Juniper Times

Latest News Magazine

Bacterial Leaf Spot and Canker – Identification, Treatment and Prevention

Bacterial Spot and Bacterial Canker are serious diseases that commonly affect nectarine, peach, plum, almond, apricot and cherry trees. Both afflictions devitalize and defoliate trees, thus reducing the yield and quality of fruit they produce.

No part of the affected trees are spared; twigs, leaves and fruit itself are attacked resulting in defoliation, blossom blight and lesions. Bacterial Spot and Bacterial Canker are prevalent concerns in regions where the annual rainfall is greater than 20 inches per year.

Signs and Symptoms

Bacterial Spot causes tiny purplish-black flecks or water-soaked spots on the surface of fruit. The disease breaks the skin of fruit and causes flesh to sink. If contracted early in the season, it makes deep lesions in the flesh of fruit. Within 30 days of harvest time it appears as circular, yellow spots on fruits’ surface.

Bacterial Leaf Spot results in angular, water-soaked spots that appear when light is shone behind affected leaves. Within one to two weeks of contracting the disease, the centres of the lesions become walled-off and drop out, resulting in shothole. Shothole is common at the distal ends of leaves and around large veins. Water film is thicker in these areas; accordingly, the leaves dry slower. Only takes two or three lesions will affect a leaf enough to make it yellow and fall a tree.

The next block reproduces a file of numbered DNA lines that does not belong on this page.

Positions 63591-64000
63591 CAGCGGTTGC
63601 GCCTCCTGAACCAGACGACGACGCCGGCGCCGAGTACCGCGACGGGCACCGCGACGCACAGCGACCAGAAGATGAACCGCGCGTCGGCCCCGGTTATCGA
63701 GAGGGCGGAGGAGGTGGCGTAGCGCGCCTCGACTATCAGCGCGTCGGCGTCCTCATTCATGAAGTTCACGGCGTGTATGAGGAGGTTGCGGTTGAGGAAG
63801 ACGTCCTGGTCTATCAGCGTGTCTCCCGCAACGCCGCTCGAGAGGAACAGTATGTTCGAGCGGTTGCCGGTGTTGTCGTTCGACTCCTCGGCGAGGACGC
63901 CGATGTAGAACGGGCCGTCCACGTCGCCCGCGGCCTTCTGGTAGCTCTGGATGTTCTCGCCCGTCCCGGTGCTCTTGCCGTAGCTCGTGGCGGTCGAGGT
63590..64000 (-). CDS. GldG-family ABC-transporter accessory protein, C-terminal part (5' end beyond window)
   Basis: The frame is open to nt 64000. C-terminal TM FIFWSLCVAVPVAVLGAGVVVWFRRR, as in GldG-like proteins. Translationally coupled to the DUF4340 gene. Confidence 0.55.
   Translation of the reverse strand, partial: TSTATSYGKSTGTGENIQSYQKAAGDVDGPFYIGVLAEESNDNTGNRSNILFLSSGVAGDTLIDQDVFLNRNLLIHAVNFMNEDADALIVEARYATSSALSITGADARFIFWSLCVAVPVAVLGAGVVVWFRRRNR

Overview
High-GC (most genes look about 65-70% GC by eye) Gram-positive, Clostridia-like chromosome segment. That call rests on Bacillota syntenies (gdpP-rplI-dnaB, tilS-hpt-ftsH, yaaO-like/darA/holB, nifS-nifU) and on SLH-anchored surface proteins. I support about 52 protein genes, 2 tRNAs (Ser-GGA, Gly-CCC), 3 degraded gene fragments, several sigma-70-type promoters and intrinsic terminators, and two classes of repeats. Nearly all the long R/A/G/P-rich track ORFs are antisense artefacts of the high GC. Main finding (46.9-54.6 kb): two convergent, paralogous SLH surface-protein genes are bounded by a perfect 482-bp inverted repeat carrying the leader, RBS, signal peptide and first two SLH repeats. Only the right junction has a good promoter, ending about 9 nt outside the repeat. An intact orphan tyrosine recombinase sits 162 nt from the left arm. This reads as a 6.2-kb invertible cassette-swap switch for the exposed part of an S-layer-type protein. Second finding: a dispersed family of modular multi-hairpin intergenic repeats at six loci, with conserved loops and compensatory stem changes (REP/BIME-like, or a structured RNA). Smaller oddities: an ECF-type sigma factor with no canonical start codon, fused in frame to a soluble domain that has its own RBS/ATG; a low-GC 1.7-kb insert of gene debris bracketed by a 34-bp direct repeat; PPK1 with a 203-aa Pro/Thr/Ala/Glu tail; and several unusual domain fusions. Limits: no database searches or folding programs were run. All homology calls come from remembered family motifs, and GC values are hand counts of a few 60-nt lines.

Often appear on twigs, Bacterial Cankers show up in spring and summer. Summer cankers are identified by the oddly-shaped dark, sunken lesions they leave on the present season’s twigs. Spring cankers frequently materialize near the twig tips of the past season’s growth and appear as blisters. Both types of cankers prevent buds from opening; accordingly, the affliction results in a number of dead tips on the tree.

Tomato Bacterial Spot is a unique version of the disease that results in dark, circular foliar lesions. The lesions first become angular and then may dry and fall out. Immature fruit affected by Tomato Bacterial Spot are marred by small, raised black specks with water-soaked borders. These often turn into brown, sunken scabs, but don’t usually lead to rot.

Cycle of Disease

Bacterial Leaf Spot and Bacterial Cankers infect trees in late autumn as leaves drop. Water congestion is essential for infection to occur. Bacteria then multiplies within twigs during favourable temperatures and oozes from natural openings in spring, during wet weather. The bacteria continues to exude from the cankers for 30 days and from leaves and fruit lesions throughout the remainder of the season.

Treatment and Prevention Options

Losses due to Bacterial Spot and Bacterial Cankers may be minimized by growing resistant cultivars. It is essential to monitor plants every week from shuck split until late in the season for signs of the disease. Furthermore, examine fruit for small lesions and leaves for angular, water-soaked lesions. Leaves must be held up to light in order to be checked properly.

Tomato Bacterial Spot can sometimes be prevented by using pathogen-free seeds and transplants, avoiding overhead watering and using rain shelters to reduce splash.

If disease is contracted, it is visible within 24 hours of infection and displays the heaviest at mid-vein and leaf tips. Shothole symptoms are visible within three days.

Control its spread by working in affected areas last and avoiding them entirely when the foliage is wet. It is imperative to decontaminate tools after working with infected plants.